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Updated SQ 10-11.doc

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University of Waterloo
BIOL 308
Dragana Miskovic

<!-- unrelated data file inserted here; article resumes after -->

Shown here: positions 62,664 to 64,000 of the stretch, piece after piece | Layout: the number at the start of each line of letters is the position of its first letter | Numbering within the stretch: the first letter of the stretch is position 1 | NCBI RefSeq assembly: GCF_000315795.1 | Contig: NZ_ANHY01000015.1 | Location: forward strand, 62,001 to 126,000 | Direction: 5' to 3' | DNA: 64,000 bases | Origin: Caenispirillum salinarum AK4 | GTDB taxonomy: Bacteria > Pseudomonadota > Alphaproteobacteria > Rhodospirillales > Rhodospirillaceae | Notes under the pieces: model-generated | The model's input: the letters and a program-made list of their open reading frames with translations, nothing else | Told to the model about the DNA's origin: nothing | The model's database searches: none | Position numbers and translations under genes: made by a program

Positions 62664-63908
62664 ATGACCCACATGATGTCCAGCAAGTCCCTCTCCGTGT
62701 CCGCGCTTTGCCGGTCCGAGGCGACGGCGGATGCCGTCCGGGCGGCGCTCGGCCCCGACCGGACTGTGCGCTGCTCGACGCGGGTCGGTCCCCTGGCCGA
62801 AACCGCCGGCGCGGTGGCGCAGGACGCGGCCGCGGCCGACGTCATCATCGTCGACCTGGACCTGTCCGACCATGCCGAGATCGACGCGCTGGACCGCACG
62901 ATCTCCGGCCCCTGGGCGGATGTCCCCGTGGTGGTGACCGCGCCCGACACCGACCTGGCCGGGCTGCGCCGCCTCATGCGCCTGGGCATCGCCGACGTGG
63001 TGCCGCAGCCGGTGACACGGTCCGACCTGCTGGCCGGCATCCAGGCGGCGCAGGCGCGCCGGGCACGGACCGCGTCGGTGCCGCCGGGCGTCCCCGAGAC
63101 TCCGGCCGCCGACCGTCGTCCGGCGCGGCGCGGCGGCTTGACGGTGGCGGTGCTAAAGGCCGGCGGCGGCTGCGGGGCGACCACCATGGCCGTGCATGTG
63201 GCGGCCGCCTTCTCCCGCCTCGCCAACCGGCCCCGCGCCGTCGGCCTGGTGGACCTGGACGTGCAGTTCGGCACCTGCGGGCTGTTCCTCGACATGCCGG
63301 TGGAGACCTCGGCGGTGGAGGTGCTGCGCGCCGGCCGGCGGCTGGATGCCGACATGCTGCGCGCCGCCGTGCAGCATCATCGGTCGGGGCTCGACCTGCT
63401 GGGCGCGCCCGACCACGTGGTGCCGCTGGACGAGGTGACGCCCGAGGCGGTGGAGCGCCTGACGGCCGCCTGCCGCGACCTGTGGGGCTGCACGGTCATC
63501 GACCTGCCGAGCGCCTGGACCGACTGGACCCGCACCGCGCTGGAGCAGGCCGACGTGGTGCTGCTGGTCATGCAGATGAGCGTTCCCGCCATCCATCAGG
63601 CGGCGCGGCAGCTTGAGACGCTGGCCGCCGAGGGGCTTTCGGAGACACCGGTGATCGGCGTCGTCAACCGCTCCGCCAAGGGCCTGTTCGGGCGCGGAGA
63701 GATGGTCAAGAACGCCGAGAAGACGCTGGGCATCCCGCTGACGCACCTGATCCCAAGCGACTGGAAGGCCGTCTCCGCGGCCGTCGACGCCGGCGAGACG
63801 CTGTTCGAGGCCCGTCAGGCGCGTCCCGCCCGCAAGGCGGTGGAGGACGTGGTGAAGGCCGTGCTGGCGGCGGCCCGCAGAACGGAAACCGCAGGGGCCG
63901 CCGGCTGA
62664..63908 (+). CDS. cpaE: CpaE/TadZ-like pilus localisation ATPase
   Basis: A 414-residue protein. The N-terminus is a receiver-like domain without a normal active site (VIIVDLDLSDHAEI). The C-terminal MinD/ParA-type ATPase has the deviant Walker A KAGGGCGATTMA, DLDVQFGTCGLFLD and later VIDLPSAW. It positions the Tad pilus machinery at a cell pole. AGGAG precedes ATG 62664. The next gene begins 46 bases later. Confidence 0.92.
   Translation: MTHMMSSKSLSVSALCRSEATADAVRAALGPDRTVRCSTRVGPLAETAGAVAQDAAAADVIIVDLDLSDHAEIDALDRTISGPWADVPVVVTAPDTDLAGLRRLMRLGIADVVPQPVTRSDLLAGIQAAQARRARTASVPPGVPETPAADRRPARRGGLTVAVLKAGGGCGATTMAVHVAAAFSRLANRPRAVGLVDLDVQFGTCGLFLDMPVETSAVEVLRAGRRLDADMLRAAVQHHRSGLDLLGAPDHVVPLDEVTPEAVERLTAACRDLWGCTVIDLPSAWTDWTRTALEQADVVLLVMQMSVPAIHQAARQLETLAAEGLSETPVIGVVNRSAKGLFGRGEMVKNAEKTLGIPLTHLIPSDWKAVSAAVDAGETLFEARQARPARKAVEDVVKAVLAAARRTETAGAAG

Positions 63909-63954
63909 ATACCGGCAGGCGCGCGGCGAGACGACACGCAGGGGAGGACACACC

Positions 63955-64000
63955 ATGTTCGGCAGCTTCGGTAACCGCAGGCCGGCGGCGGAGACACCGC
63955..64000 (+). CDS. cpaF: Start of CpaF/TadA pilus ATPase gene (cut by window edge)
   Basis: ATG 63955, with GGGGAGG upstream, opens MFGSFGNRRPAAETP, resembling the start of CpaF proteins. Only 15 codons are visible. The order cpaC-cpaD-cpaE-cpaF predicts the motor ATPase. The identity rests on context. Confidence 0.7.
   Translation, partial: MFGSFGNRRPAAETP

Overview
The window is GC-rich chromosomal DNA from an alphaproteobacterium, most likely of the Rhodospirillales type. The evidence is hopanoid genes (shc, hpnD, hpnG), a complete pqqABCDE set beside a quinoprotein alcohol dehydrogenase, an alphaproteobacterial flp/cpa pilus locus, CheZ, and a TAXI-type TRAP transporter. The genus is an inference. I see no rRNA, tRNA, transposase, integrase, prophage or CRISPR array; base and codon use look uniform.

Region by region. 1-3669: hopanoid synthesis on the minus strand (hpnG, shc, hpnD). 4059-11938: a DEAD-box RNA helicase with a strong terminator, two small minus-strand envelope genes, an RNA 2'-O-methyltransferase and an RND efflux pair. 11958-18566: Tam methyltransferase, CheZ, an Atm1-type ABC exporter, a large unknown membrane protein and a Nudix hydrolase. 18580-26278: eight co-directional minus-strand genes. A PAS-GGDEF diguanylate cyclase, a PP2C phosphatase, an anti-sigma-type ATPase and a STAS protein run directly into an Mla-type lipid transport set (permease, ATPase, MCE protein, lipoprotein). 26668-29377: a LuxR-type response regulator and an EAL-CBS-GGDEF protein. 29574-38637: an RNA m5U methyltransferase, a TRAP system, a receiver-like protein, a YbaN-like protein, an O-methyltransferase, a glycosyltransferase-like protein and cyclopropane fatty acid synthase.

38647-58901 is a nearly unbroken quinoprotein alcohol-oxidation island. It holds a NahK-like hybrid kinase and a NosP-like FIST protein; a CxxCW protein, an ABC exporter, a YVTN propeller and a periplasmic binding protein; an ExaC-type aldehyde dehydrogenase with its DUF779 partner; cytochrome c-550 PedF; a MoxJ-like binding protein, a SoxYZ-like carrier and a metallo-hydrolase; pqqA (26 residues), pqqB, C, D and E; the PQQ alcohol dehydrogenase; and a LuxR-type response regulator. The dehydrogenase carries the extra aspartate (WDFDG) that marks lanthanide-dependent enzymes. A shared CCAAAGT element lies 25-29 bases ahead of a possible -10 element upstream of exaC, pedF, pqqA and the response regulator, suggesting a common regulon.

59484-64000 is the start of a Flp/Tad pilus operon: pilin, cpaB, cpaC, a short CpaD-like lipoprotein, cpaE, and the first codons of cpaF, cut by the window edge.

STUDY QUESTIONS: LEC 10-11 1. List proteins (enzymes and other factors) involved in the process of DNA replication in E. coli. Explain briefly the role of each of these proteins in replication. − DnaB/helicase – move along dsDNA and separate strands (req ATP) − DnaA – initiates replication at OriC by recognizing four DnaA boxes (9bps) only if the DNA is negatively supercoiled. − DnaC -clamp ladder required by DnaB to escort it to DnaA forming the pre-priming complex − Single-stranded DNA binding proteins (SSB) – small proteins that bind to ssDNA cooperatively and prevent double helix from reforming and forced DNA to have extended conformation. − DnaG/primase/RNAP – synthesize RNA primers. Functions with DnaB to form next priming site (primosome) − DNA Pol II – involved in repair − DNA Pol III key enzyme that catalyzes synthesis of DNA from RNA primers − DNA Pol I – removes ribonucleotides including those directly linked to the DNA − RNase H – removes most the of the RNA primers except the last one that is directly linked to DNA − DNA ligase – links fragments on the lagging strand by forming phosphodiester bonds between 3’ OH and 5’ phosphate terminus of adjacent nts. − Topoisomerase – recognize and regulate supercoiling. 2. What is meant by replication being bidirectional? Semi- conservative? Continuous and discontinuous? Bidirectional  starts from a site of origin on the chromosomal material and replicates in both directions from that site due to DNA’s antiparallel nature– thus, replication bubble is formed, which expands. Semi-conservative  Helicase unwinds the dsDNA into two ssDNA, each of which is used as a template to synthesize the new DNA strand. Therefore, each new dsDNA molecule is 50% old and 50% newly replicated. Continuous in that on one strand, DNA is continually added off of one primer in the 5’ to 3’ direction. On the other strand, synthesis is discontinuous in that primers are continually added and replication occurs in the 5’ to 3’ direction until the previous strand is reached, when b-subunit releases core polymerase. 3. Contrast the role of DNA polymerase I and III in E. coli DNA replication. DNAPI removes rNTPs from primer and fills them in with dNTPs. Has 5’ to 3’ exonuclease activity, 5’ to 3’ polymerase activity, and 3’ to 5’ exonuclease activity to remove mismatches. Low processivity also. DNAPIII is highly processive and is absolutely required for DNA replication. It is a complex enzyme that adds dNTPs to both leading and lagging strands. It also has 3’ to 5’ exonuclease activity, but does not remove primers. It requires a primer to begin synthesizing DNA. 4. Which subunit of DNA polymerase III provides processivity? Which protein complex loads this subunit onto the DNA? The B-subunit provides processivity. The gamma-complex loads this subunit onto the RNA primer of DNA. 5. How can discontinuous synthesis of the lagging strand keep up with continuous synthesis of the leading strand? Primers are added and one of the core enzymes synthesizes DNA from it. A loop is formed because the core enzymes are attached together by the tau- subunits. Once the 135 bp or so fragment is synthesized, the core polymerase on the lagging strand is released, and binds upstream to another RNA primer. In this way, the lagging strand can keep up with the leading strand, which only runs off of one primer. 6. Why is decatenation required after replication of circular DNAs? After replication, the new daughter helices are linked together and are said to be catenated, but when they are in this form, part of the strands are yet to be replicated. Thus, the strands are denatured, then decatenated and this degrades the unreplicated terminus and finishes replication. 7. Why do eukaryotes need telomeres but prokaryotes do not? Prokaryotes have circular DNA, and thus there is always a 5’ end available for primers to be added to for DNA polymerase to bind to and synthesize the lagging strand. Eukaryotes do not have fixed ends as they are linear, and so there comes a point where a 3’ overhang will occur at the end of the chromosome, as RNA primase cannot add a primer right onto the exact end. 8. Thinking question: What would be the components necessary to make DNA in vitro by using DNA polymerase I? You would need dNTP, RNA primers, DNA of interest that contains target sequence you wish to copy, DNAPI 9. Thinking question: What properties would you expect an E. coli cell to have if it had a temperature – sensitive mutation in the gene for DNA ligase? At high temperatures, DNA ligase would not be able to ligate strands together. This will lead to failure of ligation of DNA fragments resulting in fragmented DNA that is possibly non functional. Therefore, if mitosis were to occur, the cell will die. 10. Thinking question: What properties would you expect an E. coli cell to have if it had a temperature – sensitive mutation in the gene for DNA polymerase I? The leading strand would be replicated normally however, the lagging strand would not be ab
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